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Effectiveness of fertility awareness-based methods for pregnancy prevention during the postpartum period

      Abstract

      Objectives

      To summarize the evidence on typical and perfect-use effectiveness of fertility awareness-based methods for avoiding pregnancy during the postpartum period, whether breastfeeding or not.

      Study design

      We conducted a systematic review of studies published in English, Spanish, French, or German by November 2021 in MEDLINE, EMBASE, CINAHL, Web of Science, and ClinicalTrials.gov. Abstract and full text reviews were completed by 2 independent reviewers. Study inclusion: at least 50 subjects who enrolled prior to experiencing 3 cycles after childbirth and were using a specific fertility awareness-based method to avoid pregnancy; unintended pregnancy rate or probability calculated; postpartum amenorrheic and postpartum cycling individuals analyzed separately; and prospectively measured pregnancy intentions and outcomes. Outcomes were abstracted and study quality was systematically assessed by 2 independent investigators.

      Results

      Four studies provided effectiveness data for 1 specific fertility awareness-based method among postpartum individuals. Of these, there were zero high quality, 1 moderate quality, and 3 low quality for our question of interest. Typical-use pregnancy probability for the first 6 cycles postpartum for Marquette Method users was 12.0 per 100 women years (standard error [SE] not reported) and for Billings Ovulation Method users ranged from 9.1 (SE 3.9) for non-lactating women <30 years old to 26.8 (SE 4.6) for lactating women <30 years old. Typical-use pregnancy probabilities for the first 6 months post-first menses for the Postpartum Bridge to Standard Days Method users was 11.8 (95% confidence interval 6.01-17.16) and for Billings Ovulation Method users was 8.5 per 100 women (SE 1.7).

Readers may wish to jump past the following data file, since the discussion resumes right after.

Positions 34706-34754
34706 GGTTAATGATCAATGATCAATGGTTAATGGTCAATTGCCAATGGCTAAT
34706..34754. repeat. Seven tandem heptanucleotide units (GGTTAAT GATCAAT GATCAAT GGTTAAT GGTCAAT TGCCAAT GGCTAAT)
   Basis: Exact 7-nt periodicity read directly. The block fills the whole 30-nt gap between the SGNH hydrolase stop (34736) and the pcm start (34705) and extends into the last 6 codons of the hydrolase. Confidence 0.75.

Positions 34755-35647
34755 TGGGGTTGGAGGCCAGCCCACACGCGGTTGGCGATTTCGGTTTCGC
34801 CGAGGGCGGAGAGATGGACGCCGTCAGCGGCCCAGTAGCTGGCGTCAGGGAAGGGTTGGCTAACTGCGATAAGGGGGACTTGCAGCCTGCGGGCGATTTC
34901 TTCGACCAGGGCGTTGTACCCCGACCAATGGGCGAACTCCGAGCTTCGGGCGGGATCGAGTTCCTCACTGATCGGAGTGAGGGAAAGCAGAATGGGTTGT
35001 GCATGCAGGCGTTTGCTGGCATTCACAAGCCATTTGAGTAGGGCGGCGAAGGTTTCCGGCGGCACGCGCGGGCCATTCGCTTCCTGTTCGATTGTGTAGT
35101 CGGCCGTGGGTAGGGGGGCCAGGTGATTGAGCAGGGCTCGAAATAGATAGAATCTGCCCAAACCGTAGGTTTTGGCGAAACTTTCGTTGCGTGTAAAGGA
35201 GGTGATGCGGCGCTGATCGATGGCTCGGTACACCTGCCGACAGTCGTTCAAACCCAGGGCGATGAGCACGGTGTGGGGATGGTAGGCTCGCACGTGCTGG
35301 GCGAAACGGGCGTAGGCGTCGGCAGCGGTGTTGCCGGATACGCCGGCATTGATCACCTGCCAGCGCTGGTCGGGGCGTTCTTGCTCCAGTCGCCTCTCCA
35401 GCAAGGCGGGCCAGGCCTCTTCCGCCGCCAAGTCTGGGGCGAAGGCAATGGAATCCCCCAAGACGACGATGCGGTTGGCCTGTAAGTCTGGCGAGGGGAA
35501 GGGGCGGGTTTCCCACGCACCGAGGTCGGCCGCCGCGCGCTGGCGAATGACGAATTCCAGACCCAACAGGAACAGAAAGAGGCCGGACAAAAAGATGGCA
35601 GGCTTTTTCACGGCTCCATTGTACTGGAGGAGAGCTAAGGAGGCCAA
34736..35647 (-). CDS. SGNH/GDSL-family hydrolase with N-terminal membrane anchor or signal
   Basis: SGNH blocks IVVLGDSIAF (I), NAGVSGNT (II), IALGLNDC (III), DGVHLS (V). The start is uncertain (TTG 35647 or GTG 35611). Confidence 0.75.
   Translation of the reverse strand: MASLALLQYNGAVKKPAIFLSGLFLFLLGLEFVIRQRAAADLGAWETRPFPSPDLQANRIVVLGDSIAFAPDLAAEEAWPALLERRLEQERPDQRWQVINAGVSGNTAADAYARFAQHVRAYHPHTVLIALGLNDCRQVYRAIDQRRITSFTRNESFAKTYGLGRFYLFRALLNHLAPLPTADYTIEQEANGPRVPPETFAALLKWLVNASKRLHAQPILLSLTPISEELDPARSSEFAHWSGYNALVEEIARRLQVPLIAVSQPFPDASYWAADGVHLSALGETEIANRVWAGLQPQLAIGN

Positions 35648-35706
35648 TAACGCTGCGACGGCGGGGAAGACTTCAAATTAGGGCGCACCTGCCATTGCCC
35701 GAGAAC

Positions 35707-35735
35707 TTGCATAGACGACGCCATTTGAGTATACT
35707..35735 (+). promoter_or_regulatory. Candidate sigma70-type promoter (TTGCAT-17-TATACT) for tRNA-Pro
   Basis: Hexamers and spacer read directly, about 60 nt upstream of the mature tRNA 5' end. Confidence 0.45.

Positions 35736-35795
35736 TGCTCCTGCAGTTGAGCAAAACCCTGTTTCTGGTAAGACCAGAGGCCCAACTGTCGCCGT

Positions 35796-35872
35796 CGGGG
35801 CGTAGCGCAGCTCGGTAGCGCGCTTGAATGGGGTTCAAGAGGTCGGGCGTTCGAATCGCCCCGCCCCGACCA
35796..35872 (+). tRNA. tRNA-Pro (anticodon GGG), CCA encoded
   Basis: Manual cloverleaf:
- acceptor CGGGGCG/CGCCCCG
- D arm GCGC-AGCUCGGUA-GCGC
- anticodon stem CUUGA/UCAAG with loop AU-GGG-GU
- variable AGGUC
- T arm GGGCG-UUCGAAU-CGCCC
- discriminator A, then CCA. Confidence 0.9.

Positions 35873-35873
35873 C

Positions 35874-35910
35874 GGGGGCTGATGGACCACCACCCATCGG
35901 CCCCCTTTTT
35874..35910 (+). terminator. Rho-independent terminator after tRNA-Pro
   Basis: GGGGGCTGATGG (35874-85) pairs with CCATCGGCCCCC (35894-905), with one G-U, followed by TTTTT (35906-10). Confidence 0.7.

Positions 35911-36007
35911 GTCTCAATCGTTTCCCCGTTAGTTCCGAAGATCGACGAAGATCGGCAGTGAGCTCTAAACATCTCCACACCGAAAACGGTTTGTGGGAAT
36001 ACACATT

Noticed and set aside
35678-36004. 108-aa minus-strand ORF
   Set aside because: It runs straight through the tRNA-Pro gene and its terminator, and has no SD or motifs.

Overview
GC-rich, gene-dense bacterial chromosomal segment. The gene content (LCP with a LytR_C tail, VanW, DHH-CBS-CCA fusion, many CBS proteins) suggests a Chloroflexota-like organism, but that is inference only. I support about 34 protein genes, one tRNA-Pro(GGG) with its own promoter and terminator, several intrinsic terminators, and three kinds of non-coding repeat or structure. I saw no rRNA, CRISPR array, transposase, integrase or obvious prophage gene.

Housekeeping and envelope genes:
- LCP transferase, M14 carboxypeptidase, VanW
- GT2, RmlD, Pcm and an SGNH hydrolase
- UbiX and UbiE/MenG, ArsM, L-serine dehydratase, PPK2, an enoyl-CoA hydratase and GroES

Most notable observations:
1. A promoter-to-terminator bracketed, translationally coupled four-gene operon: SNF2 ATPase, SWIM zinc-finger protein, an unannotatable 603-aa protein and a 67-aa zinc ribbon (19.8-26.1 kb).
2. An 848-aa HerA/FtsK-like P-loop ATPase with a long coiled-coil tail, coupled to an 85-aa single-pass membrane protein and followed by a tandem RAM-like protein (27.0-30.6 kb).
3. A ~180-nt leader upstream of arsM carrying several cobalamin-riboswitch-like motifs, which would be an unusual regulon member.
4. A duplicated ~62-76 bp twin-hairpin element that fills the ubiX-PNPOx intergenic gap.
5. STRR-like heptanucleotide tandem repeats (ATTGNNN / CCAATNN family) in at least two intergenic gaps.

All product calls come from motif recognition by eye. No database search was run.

Conclusion

      The current evidence on the effectiveness of each fertility awareness-based method for postpartum persons is very limited and of mostly low quality. More high quality studies on the effectiveness of fertility awareness-based method in postpartum persons are needed to inform clinical counseling and patient-centered decision-making.

      Implications

      Although postpartum individuals may desire to use fertility awareness-based methods to avoid pregnancy, the evidence of the effectiveness of fertility awareness-based methods in this population is limited. More high-quality studies are needed to inform shared decision-making.

      Keywords

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